How to Make a Meeting Useful & Productive

There is a running joke at my full-time job about my team and I dying a slow and painful death by meetings. It's our way of making light of the fact that most meetings are a huge time suck and mostly a waste of time.

 As it turns out, we are not alone in our aversion to meetings. One-third of Americans recently told pollsters for software firm, Mersive, that they attend 10 or more meetings every week. Another recent poll for Clarizen, also a software firm, found 46 percent would rather get a root canal or go to the Department Motor Vehicles, or do other unpleasant tasks than attend another status meeting. The oft-quoted guestimate is that Americans attend 11 million meetings daily and waste $37 billion.

 Now, don’t get me wrong; meetings are important. However, they need to be structured and planned strategically. For example, in many businesses, people love to schedule meetings in order to discuss another meeting. It's exhausting and anti-productive.

I am no stranger to  back-to-back meetings. If you follow me on Snapchat, you have probably seen them. But throughout my management career and as a biz owner, I've discovered a few methods that ensure a productive meeting in your business.

Schedule Regular Meetings

Try to hold team meetings on the same day and same time each week. This allows team members to block their calendars and prepare for the meeting. Don’t try to schedule future meetings during your meeting. When team members have some free time on their calendar, they’re probably planning to use it to get actual work done. Scheduling a last minute meeting outside of emergency situations just annoys all parties involved.

Prepare an Agenda

Distribute the agenda in advance to give team members time to prepare. It’s difficult to take a meeting seriously when there is no plan for it. A meeting without an agenda almost immediately signifies that you’re about to waste people’s time. It never leaves a good impression when people the person running the meeting is unprepared.

Prepare Yourself

One of the most important traits of a successful manager is people management. Meetings are one of the best ways to connect with your team. Take advantage of it by being prepared with metrics or other data analyses that will help your team make decisions on how to move forward.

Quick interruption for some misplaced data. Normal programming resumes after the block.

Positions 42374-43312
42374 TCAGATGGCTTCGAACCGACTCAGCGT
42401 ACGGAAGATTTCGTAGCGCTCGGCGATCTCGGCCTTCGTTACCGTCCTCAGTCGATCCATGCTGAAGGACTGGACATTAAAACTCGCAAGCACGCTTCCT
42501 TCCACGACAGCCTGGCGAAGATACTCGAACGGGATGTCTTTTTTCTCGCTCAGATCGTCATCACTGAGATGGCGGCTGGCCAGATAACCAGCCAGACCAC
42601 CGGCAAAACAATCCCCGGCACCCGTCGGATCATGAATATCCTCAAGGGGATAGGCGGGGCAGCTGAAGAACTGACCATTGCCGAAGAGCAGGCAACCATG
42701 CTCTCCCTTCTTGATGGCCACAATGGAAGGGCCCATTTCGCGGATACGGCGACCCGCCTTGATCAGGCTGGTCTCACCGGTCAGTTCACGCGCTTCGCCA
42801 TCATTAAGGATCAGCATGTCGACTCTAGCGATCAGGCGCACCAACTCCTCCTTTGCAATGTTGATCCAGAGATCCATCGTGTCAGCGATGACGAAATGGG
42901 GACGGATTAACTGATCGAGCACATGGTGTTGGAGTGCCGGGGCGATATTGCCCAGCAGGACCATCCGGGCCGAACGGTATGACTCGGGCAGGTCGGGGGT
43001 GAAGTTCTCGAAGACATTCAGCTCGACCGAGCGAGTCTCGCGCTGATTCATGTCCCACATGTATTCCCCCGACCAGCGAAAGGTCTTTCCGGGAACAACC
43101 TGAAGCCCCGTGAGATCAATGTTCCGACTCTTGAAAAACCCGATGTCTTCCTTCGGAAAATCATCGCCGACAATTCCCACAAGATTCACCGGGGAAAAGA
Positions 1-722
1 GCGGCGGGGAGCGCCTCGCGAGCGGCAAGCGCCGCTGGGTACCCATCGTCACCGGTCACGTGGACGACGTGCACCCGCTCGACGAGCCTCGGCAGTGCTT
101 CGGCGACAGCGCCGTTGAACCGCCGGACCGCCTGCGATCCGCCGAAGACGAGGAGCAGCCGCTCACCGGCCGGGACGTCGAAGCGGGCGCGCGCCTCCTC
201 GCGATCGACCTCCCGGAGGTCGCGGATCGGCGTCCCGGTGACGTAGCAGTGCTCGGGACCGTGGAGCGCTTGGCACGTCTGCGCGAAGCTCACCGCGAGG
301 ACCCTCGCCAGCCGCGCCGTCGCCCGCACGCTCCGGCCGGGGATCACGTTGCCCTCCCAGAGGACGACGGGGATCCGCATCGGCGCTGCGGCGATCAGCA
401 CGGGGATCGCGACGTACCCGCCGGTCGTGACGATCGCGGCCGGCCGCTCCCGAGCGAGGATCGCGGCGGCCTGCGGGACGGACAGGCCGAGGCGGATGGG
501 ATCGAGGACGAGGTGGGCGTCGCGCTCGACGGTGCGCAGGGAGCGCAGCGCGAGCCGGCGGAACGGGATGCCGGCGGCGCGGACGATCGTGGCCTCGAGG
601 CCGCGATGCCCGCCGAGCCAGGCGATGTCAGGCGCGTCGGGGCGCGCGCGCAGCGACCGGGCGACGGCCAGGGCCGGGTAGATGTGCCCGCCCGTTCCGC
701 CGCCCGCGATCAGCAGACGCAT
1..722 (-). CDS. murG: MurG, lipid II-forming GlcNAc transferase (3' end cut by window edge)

Manage Meeting Time

Respect others. Start and end the meeting on time. Manage discussion throughout the meeting, keeping others on task. Nothing can derail a meeting faster than a team member that insists on go off topic or adding unnecessary commentary. Try your best to keep this to a minimum.

Take Minutes

It is important to document project updates and statuses for future reference. The minutes never lie on deadlines and commitments. It’s a great accountable method.

Encourage Participation

Each team member is responsible for project tasks. Ask them to be prepared to share their status updates. This prevents one voice from taking the meeting off track and saves you from being the prominent voice of the entire meeting.

Establish Ground Rules

Let’s all try not to die a slow and painful death by meeting. They are a necessary evil as a manager or supervisor. Let’s make them as productive as possible. Hopefully, your team will rather come to one of your meetings than watch paint dry.  

Send Follow Up E-mail

At the end of each meeting send recap e-mail.

Let’s all try not to die a slow and painful death by meeting. They are a necessary evil as a manager or supervisor. Let’s make them as productive as possible. Hopefully, your team will rather come to one of your meetings than watch paint dry.